It's more than just a sappy tune
It's not just an old-fashioned love song. Relationships have the power to nurture our wellness more than any other factor. The added benefit, of course, is that we can literally improve the health of all those involved - including ourselves. Tell the special people in your life that you appreciate them.
It’s not just an old-fashioned love song. Relationships have the power to nurture our wellness more than any other factor and Valentine’s Day gives us an opportunity to pause and reflect on our connections with others.
With the constant stress of busy schedules and financial pressures, the bonds we have with others sometimes suffer. Ironically, it is the people we are closest to who most often feel the effects of our increased stress level. We may find ourselves being a little short-tempered with our partners, children, or friends or we may simply withdraw and isolate ourselves.
Luckily, we set aside a day in February each year that gives us an opportunity to reconnect with those who are close to us. The added benefit, of course, is that we can literally improve the health of all those involved–including ourselves.
People Who Need People
It is impossible to exist without interacting with other people and it’s the quality and quantity of these interactions that play a dominant role in our health. Based on a landmark Pennsylvania study, co-author Stewart Wolf, MD, suggests that emotional health and a sense of community have a greater impact on heart disease than smoking and a diet high in saturated (animal) fat combined.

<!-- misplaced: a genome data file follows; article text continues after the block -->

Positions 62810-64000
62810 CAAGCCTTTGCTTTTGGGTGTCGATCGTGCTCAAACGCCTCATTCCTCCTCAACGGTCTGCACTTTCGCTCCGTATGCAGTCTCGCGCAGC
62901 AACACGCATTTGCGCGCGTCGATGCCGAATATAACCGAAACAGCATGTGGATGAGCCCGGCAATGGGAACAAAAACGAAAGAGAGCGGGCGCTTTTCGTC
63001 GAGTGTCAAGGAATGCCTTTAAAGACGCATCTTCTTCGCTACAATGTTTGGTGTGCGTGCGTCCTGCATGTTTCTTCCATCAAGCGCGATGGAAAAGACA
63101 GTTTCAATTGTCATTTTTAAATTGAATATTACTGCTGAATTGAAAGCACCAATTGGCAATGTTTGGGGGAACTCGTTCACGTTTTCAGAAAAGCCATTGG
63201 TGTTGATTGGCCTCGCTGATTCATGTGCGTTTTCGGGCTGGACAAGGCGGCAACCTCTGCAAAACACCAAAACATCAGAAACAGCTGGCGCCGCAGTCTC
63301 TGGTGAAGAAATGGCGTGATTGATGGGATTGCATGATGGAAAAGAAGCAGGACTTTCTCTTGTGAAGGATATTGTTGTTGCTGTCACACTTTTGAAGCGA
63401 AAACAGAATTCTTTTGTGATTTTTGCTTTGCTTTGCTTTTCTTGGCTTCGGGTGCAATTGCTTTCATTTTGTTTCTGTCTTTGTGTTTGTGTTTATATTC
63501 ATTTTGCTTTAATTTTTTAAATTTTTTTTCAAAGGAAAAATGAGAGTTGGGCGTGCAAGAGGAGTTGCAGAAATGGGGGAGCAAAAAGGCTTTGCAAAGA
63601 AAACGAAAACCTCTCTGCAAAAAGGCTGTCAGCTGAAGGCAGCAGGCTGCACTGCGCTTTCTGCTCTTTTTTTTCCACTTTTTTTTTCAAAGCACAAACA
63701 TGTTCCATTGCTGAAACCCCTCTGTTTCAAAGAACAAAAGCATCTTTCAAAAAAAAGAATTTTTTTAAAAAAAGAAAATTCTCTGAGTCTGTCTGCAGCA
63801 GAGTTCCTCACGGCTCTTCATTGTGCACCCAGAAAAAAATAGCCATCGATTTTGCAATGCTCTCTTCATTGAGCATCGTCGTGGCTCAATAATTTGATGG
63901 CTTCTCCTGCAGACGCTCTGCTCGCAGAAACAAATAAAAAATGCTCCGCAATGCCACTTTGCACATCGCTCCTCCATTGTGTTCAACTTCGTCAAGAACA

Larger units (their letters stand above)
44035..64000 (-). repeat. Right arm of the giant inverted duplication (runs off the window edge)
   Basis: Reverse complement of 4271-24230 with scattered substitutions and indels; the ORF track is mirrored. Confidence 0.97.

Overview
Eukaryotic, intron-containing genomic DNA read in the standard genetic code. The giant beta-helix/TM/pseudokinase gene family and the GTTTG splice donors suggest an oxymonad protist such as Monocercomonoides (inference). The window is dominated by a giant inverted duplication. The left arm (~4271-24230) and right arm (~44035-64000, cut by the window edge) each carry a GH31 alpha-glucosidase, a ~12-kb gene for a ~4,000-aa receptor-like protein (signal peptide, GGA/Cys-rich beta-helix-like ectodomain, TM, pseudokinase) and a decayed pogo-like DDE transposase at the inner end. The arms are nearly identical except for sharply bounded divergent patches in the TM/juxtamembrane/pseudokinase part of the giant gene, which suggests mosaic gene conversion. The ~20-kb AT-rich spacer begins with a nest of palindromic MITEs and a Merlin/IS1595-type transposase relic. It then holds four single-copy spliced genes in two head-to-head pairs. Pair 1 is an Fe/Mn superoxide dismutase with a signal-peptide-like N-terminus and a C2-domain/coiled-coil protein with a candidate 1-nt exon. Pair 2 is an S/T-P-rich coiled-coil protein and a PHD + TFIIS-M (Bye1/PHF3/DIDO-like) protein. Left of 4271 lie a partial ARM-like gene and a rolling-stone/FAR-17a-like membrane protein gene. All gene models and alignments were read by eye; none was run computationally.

Dr. Wolf states, “People are nourished by people.” In fact, three ten-year studies concluded that, ?emotional stress was more predictive of death from cancer and cardiovascular disease than smoking; people who were unable to effectively manage their stress had a 40 percent higher death rate than non-stressed individuals.”
Ask anyone about romance, marriage, or friendship and they will tell you there is definitely some work and stress involved in nurturing these relationships. It takes energy to pursue and maintain these special connections. There are inevitable down days for all the up days along the relationship’s path.
Because they provide the drive for growth–the tool that allows us to know more about ourselves–relationships are essential to our life. If living life successfully involves constant growth, then we need to put energy into our relationships or we risk allowing them to “die on the vine.”
More Than a Feeling
Ultimately, a successful relationship involves sharing emotions. How well we manage the ups and downs of our emotions and those of the relationship dynamic is now understood to have the greatest impact on our well-being and, in particular, our heart health.
In nature, animals that adapt to rapidly changing circumstances are those who survive and thrive. Humans are no exception. In our global society, the emotional aspects of our relationships provide the unique tools that allow us to adapt, learn, and grow.
One of these emotional components comes from helping our loved ones perceive stressful events from other points of view. These efforts, which are motivated by our wish to be helpful, may be challenging but serve as a powerful tool for personal growth.
This Valentine’s Day show those you love that it is, indeed, a many- splendoured thing.